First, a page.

Mumbai, Nov 19 (IANS): It may not be in the same league as the grand tourneys of soccer or cricket, but the Kabaddi World Cup which begins here Friday with 12 international teams participating has aroused much curiosity. The World Cup at the Birla Kreeda Grounds in downtown Mumbai will see teams from 12 countries, including Britain, the West Indies, Canada and Japan in addition to old favourites like India and Nepal. Pakistan is not participating, depriving the tournament of much of its excitement.

The teams from the West are essentially made up of non-resident Indians, according to tournament sources. Organised by the South Kanara Sports Club (SKSC) to mark its 50th anniversary, the winning team is set to bag Rs.200,000 - not much if you consider prize money for other global sporting contests, but with airfare and accommodation thrown in courtesy sponsors it is not a bad deal for the visitors. About Rs 5 million ($110,755) was spent on the airfare of the participants, organisers said.According to Jaya Shetty, general secretary of the SKSC, the first of the matches begin with India taking on Thailand.

Though the sport does not go beyond the Asian Games, Shetty hopes that it will make it to the Olympics sometime in the future."We have produced many national and international players and received recognition from the state and central government," said Shetty. He told reporters that the organisers will meet up with officials from the Amateur Kabaddi Federation of India -- the apex body of the sport -- to discuss the formation of a world body. Representatives from France, the US, Kazakhstan and Lithuania would participate in the meeting.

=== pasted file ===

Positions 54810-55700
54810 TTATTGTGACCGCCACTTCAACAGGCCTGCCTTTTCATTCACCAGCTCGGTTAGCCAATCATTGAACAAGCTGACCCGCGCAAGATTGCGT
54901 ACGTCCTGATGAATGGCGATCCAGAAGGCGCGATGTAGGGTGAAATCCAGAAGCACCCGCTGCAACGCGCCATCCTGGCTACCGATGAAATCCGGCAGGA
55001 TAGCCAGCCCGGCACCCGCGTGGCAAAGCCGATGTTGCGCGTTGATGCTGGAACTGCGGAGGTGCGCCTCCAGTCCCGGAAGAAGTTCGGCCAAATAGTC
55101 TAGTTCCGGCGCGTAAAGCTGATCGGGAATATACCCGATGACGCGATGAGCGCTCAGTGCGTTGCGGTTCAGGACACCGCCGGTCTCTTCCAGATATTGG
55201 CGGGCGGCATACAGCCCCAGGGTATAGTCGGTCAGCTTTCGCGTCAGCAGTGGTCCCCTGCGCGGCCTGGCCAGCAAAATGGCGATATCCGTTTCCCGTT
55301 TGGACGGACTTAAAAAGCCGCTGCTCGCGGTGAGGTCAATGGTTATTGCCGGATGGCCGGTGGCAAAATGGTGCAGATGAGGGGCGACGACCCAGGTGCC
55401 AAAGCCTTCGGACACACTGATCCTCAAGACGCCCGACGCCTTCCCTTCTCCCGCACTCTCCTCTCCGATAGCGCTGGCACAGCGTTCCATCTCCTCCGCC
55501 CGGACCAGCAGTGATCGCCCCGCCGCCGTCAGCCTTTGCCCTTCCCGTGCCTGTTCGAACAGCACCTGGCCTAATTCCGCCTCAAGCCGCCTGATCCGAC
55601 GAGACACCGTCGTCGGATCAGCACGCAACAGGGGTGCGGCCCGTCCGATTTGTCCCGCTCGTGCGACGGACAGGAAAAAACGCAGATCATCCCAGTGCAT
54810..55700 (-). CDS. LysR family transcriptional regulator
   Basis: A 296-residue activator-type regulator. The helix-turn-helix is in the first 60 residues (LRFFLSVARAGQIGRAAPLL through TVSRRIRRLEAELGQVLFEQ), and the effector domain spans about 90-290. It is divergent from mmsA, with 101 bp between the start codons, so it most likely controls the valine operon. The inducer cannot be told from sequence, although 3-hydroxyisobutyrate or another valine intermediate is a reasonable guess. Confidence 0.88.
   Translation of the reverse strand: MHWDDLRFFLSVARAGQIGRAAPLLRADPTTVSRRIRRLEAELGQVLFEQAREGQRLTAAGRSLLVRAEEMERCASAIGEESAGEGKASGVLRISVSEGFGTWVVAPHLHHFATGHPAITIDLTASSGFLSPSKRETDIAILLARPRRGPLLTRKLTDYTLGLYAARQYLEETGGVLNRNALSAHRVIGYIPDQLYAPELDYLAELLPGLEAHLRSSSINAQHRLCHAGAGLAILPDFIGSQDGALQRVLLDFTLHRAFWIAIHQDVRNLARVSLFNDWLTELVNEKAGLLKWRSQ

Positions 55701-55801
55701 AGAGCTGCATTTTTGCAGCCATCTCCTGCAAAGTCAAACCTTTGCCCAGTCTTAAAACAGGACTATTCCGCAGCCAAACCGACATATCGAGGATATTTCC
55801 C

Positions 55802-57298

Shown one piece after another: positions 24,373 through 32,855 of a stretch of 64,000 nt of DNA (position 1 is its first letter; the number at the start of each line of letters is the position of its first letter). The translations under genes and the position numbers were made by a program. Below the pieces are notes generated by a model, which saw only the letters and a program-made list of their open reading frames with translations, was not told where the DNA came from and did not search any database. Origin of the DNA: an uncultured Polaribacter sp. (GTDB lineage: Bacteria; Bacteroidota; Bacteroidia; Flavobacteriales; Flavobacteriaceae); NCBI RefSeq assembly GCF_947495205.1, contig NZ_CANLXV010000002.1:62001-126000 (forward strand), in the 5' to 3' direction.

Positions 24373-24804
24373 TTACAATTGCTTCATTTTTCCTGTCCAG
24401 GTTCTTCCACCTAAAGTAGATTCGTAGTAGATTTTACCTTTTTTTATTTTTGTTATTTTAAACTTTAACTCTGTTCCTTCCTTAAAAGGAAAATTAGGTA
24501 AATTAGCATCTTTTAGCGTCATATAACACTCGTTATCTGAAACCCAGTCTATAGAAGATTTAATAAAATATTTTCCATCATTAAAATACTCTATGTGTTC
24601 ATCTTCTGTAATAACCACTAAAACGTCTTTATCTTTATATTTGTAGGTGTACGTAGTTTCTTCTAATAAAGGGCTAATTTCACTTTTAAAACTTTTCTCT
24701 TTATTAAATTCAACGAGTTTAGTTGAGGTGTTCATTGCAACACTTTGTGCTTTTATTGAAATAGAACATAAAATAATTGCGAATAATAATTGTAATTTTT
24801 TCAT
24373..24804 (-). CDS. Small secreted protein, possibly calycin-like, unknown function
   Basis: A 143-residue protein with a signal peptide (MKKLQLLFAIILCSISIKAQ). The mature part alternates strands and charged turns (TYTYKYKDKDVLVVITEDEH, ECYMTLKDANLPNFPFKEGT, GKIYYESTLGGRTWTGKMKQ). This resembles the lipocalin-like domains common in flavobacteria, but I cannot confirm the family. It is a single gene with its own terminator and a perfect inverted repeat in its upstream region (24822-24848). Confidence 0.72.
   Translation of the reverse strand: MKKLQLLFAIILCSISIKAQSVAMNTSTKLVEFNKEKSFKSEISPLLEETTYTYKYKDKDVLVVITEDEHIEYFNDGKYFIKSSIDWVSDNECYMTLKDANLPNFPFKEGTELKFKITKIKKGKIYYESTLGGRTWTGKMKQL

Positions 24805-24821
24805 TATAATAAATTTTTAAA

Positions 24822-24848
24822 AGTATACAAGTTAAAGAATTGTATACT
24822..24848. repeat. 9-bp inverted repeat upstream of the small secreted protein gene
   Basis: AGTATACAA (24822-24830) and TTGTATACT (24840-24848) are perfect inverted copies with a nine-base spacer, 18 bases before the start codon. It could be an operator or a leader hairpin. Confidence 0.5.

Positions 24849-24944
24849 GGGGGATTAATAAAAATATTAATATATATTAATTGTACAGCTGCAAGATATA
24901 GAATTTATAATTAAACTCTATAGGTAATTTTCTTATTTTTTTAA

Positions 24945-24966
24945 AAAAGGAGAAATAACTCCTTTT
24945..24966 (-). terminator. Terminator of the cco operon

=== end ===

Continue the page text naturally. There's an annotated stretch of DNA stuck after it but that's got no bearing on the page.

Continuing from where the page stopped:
Kabaddi is known by various names in different countries. The Iranians call it jhoo while South Koreans call it cattlefish. The teams have been divided into three groups with the top two from each group advancing to the knockout phase.Group A: India, Thailand, the West Indies and Canada.Group B: Japan, South Korea, Malaysia and the United Kingdom. Group C: Iran, Bangladesh, Germany, and Nepal.